Death From COVID-19 in a Patient Receiving Clozapine: Factors Involved and Prevention Strategies to Consider
Catatonia Under-Diagnosis in the General Hospital
Catatonia is under-diagnosed in psychiatric settings. No studies have explored the under-diagnosis of catatonia in general hospitals. The authors conducted a retrospective chart review using DSM-5 criteria to diagnose catatonia in medical inpatients between 2011 and 2013. Of 133 case subjects meeting DSM-5 criteria for catatonia retrospectively, 79 had never been diagnosed and 54 had a documented diagnosis. Multiple logistic regression revealed that psychiatry consultation significantly decreased the odds of under-diagnosis of catatonia, whereas presence of agitation, grimacing, or echolalia increased the likelihood of under-diagnosis. Under-diagnosed case subjects received significantly lower doses of lorazepam, and increased mortality during admission and increased length of hospital stay both fell short of statistical significance in this group. Catatonia appears to be frequently under-diagnosed in the general hospital, and psychiatry consultation services play a crucial role in its detection and treatment. Strategies to improve recognition and treatment of catatonia should be implemented.
Catatonia Education: Needs Assessment and Brief Online Intervention
OBJECTIVES/OBJECTIVE:There are no studies investigating physicians' knowledge of catatonia. The authors aimed to assess and increase physicians' awareness of catatonia. METHODS:A survey with clinical questions about catatonia was administered, followed by a brief online teaching module about catatonia and a post-education survey. RESULTS:Twenty-one psychiatry residents (response rate, 70%) and 36 internal medicine residents (response rate, 34%) participated in the pre-education survey. Psychiatry residents identified 75% of the correct answers about catatonia, compared to 32% correct by internal medicine residents (pâ€‰<â€‰0.001). Twenty participants (response rate, 35%) completed the online education module and second survey, which resulted in a significant improvement in correct response rates from 60 to 83% in all the participants (pâ€‰<â€‰0.001). CONCLUSIONS:Residents' baseline knowledge of catatonia is low, particularly among internal medicine residents. A brief online module improved resident physicians' knowledge of catatonia. Educational strategies to improve recognition of catatonia should be implemented.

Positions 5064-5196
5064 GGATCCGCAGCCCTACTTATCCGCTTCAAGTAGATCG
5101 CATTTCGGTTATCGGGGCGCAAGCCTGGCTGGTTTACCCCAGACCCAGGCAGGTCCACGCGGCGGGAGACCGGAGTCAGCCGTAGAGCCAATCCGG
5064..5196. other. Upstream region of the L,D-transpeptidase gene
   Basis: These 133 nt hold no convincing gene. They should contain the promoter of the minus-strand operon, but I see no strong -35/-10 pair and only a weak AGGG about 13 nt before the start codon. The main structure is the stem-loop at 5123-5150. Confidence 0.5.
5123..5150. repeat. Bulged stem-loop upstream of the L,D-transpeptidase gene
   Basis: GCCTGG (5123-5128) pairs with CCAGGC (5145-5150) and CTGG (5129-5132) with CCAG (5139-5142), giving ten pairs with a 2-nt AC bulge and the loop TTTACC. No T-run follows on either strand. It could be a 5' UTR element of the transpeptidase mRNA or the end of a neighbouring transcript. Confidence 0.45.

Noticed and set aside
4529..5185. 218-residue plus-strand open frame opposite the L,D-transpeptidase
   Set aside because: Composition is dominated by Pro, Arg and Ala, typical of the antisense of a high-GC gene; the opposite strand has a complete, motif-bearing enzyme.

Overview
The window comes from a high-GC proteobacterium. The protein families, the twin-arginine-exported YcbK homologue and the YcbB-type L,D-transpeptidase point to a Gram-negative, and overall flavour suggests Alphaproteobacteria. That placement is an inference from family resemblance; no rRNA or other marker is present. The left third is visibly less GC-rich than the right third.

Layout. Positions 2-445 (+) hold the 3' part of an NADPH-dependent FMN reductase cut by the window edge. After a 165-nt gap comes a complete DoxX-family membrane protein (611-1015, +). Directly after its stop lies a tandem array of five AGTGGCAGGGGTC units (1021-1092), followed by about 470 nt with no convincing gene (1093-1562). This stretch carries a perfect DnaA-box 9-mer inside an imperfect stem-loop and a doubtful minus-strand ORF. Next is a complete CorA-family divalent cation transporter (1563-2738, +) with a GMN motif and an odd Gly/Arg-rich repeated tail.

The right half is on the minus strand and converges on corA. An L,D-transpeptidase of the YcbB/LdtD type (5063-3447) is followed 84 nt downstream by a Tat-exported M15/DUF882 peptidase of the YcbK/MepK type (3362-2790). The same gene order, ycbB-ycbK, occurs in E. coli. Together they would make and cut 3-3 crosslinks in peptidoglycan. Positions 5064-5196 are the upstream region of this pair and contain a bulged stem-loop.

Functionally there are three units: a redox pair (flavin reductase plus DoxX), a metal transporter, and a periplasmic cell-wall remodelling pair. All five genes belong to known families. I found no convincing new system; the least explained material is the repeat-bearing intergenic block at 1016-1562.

Suspected Delirium Predicts the Thoroughness of Catatonia Evaluation
Although commonly linked to psychiatric disorders, catatonia is frequently identified secondary to neurological and general medical conditions (GMCs). The present study aimed to characterize the diagnostic workup of cases of catatonia in a general hospital setting. The authors performed a retrospective chart review of 54 cases of catatonia, over 3 years. Clinical suspicion of comorbid delirium was the strongest predictor of a more thorough general medical workup. Attribution of catatonia to a psychiatric etiology was associated with significantly less diagnostic workup. Prospective studies should help clarify the relationship between catatonia and delirium and standardize the diagnostic approach to patients presenting with catatonia.
Cavum septum pellucidum in schizophrenia: a case report [Case Report]
Different structural alterations of the central nervous system (CNS), such as an increase in ventricular size, decrease in hippocampus and amygdala volume, and other abnormalities that are probably secondary to a loss of neuronal mass and neuropili (axons and dendrite ramifications) linked to a precocious alteration in neurodevelopment are described in patients with schizophrenia in greater proportion than in the general population. The cavum septum pellucidum is among the alterations whose role in the disease is more unknown, since the cavity between the two septum laminae draws attention in very few cases. According to several studies, this alteration is more frequent in patients with schizophrenia than in healthy subjects and currently its association to the disease is being studied. In the following, we present the case of a 37 year old patient with no outstanding background, who was admitted to our psychiatry department due to psychotic symptoms.